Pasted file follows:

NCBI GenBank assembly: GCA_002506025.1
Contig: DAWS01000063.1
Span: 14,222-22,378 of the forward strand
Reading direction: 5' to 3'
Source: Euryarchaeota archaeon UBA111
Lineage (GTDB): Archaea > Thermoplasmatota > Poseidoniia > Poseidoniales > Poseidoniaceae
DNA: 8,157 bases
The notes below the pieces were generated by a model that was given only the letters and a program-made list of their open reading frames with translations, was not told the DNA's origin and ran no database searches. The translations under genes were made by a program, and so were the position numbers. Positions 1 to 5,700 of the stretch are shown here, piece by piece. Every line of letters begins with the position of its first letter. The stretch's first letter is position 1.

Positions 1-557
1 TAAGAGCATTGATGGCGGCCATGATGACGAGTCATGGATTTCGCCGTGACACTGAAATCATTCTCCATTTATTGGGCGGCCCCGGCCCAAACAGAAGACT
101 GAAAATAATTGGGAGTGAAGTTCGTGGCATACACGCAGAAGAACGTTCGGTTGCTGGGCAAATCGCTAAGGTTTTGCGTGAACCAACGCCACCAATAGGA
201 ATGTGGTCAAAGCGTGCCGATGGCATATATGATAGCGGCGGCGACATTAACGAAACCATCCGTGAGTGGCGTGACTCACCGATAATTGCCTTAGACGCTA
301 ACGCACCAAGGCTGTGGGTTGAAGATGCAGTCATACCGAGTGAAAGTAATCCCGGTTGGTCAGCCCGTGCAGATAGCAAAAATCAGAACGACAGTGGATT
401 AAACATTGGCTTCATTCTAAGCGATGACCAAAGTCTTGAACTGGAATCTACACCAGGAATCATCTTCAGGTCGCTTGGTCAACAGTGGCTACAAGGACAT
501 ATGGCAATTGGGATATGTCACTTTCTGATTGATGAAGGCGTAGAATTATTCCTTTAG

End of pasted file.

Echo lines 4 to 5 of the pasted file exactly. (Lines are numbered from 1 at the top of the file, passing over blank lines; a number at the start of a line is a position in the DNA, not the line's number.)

Reading direction: 5' to 3'
Source: Euryarchaeota archaeon UBA111